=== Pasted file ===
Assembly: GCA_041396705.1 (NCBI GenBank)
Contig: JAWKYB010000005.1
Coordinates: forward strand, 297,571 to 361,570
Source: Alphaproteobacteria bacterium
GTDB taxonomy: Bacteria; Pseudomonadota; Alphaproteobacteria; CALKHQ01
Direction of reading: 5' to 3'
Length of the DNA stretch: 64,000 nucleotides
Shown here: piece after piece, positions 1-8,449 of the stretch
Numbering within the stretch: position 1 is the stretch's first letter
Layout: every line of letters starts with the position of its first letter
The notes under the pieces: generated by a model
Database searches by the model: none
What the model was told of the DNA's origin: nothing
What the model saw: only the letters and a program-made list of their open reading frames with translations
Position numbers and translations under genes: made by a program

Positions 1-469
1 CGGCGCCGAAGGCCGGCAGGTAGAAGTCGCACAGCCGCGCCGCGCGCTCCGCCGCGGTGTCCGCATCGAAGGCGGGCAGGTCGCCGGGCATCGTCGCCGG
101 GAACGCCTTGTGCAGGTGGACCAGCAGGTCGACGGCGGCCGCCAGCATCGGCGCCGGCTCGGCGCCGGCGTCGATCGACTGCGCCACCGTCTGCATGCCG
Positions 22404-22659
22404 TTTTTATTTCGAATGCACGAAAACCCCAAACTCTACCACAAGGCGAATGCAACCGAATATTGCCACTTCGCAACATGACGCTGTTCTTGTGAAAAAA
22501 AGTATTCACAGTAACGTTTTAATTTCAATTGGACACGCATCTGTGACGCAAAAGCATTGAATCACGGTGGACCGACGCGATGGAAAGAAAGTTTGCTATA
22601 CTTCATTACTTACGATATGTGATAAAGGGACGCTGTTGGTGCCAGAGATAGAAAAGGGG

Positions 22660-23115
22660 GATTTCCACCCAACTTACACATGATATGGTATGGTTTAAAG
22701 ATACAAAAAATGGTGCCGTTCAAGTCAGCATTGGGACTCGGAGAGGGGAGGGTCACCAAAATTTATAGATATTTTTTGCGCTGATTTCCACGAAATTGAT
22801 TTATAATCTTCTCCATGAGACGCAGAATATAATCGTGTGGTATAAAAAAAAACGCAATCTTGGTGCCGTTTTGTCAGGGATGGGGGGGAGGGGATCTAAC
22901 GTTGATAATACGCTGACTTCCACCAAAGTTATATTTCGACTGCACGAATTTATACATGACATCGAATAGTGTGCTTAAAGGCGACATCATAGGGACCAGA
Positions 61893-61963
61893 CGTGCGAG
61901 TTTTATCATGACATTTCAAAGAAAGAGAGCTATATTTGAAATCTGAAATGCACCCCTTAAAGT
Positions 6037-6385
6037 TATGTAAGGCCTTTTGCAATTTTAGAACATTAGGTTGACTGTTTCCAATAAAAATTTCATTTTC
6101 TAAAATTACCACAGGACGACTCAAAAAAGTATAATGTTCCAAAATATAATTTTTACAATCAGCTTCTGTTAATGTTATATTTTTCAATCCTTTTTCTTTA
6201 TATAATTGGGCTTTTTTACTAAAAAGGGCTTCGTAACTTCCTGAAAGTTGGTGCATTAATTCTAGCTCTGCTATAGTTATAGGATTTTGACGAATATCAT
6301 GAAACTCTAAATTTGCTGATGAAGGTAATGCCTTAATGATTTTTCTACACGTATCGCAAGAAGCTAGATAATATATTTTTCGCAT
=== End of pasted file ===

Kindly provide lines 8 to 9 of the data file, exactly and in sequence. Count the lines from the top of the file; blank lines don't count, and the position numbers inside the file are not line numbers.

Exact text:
Shown here: piece after piece, positions 1-8,449 of the stretch
Numbering within the stretch: position 1 is the stretch's first letter